All available offers are displayed in the same format, so you can easily compare them, and you can upload your most recent bill for most personalised results. If you need help navigating the Energy Made Easy website, contact the AER on 1300 585 165.
Of course, it’s not as simple as comparing rates and calling it a day – there are some important variables you also need to consider.
Is it the right offer for your energy usage?
The amount you can save by switching retailers will depend on how much energy you use and when.
There are two major charges that appear on your electricity bill – the supply charge and the usage charge. The supply charge is the cost of keeping your home or business connected to the network, and it has nothing to do with how much energy you use. Even if you used no electricity at all in a given billing period, you’d have to pay the same supply charge.
The usage charge, on the other hand, is a variable charge. Sometimes referred to as the consumption charge, it’s the cost of the electricity that you actually use, and it appears on your bill as cents per kilowatt hour (c/kWh).
Right away, before we even consider the different ways that retailers can charge for usage, we can see how your energy usage might come into play here – if you live by yourself and don’t use a lot of energy, for instance, you might opt for a plan with lower supply charges and higher usage charges, whereas if you’re paying for electricity for a large family, you might opt for the opposite approach.
Usage can be charged at a flat rate, or on a time-of-use plan. If it’s a flat rate, you’ll pay the same amount of money for your electricity per kilowatt hour, regardless of when you use it, but on a time-of-use plan, you’ll be charged different usage rates at different times of day – usually divided into ‘peak’ (4 pm to 8 pm on weekdays), ‘offpeak’ (10 pm to 7 am) and ‘shoulder’ (all other times).
If you have a particular appliance that uses a lot of energy, like a hot water system or a pool pump, you could also link a ‘controlled load’ rate to this appliance that only works at off-peak times.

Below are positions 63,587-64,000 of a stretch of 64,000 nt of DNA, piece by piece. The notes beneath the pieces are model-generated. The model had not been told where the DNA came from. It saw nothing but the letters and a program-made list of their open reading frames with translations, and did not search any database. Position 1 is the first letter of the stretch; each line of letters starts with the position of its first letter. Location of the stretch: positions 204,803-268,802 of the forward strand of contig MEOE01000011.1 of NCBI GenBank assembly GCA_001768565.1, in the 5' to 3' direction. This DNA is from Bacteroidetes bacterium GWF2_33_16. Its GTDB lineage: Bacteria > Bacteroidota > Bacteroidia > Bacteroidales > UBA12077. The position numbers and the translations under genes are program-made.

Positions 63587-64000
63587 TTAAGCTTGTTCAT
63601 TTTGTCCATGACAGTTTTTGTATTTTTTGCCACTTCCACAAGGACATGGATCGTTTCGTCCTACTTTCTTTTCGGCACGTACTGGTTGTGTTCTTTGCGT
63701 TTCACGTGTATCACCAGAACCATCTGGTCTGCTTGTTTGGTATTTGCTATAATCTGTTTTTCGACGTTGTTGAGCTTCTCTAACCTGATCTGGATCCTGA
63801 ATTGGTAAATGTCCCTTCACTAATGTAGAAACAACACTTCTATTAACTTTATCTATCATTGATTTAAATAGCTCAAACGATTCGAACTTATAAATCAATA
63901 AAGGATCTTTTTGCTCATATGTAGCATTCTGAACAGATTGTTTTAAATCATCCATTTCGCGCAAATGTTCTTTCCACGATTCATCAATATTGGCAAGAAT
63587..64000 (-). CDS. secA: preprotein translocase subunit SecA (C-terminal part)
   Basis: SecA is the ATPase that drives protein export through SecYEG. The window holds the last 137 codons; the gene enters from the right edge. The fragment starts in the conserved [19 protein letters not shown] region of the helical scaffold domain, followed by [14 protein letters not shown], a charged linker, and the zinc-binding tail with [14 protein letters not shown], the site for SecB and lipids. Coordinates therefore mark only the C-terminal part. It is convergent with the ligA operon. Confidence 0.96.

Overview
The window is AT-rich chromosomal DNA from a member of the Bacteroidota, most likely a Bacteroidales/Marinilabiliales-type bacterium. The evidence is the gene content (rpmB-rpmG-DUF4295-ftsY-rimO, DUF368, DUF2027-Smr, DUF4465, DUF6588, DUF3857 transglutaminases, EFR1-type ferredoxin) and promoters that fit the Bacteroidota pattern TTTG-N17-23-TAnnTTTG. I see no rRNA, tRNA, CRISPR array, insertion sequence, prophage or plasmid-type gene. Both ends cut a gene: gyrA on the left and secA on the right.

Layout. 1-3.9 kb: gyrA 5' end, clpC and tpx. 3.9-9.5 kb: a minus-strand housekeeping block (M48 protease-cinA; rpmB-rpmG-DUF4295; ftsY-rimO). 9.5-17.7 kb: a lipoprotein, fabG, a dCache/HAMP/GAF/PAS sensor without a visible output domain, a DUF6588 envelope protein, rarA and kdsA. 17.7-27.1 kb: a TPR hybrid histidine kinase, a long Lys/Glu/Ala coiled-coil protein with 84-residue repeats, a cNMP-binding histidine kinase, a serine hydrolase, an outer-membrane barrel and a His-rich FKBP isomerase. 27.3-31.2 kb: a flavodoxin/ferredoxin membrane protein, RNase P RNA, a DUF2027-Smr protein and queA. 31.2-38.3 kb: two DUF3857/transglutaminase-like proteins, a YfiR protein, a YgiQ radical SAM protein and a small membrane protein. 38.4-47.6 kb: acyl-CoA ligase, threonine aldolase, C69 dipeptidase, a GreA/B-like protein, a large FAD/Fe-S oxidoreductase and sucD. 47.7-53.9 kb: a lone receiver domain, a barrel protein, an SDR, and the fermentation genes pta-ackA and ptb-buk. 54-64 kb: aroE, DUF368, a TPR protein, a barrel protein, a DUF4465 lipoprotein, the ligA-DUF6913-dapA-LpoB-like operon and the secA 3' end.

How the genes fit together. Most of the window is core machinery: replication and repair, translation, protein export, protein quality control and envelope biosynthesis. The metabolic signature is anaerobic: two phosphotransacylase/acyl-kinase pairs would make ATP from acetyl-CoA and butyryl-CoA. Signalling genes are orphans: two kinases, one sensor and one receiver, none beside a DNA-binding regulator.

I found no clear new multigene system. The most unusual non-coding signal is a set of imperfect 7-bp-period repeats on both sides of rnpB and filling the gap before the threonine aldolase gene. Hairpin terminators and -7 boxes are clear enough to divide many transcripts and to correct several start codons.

Different retailers will have different tariffs, but it’s important to be aware of your usage pattern so you’ll know which offer is right for you. If you tend to use electricity out of peak times, or you’re willing and able to change your energy consumption patterns to do so, then a time-of-use plan could be ideal for you. But if you tend to use a lot of electricity during peak times, and this isn’t likely to change, then signing up for a time-of-use plan could prove to be a very costly mistake.
Have your last few energy bills handy when you’re comparing offers so you can see which deal best matches your needs. If you’re using the AER’s Energy Made Easy site to compare offers, you can also upload your most recent bill for more personalised results.
Be aware of discounts, fees and conditions
Market contracts come with discounts that you won’t get with the DMO, but they can also come with fees – and in both cases, you need to make sure you understand them.
Providers will often offer conditional discounts for things like paying your bill on time, or for paying by a certain method, such as direct debit. In these instances, ask about the discount benefit period – in most cases, the discounts won’t be permanent, but will instead be for a set period of time (hence the value of reconsidering your deal every year or so).
It’s also important to check whether these discounts apply to the whole bill, or only to usage charges. And don’t assume that a discount automatically means you’ll get a better deal – a discount on a high underlying rate could still work out to be more expensive than another offer, and if you aren’t able to meet the conditions, you could end up paying a lot more.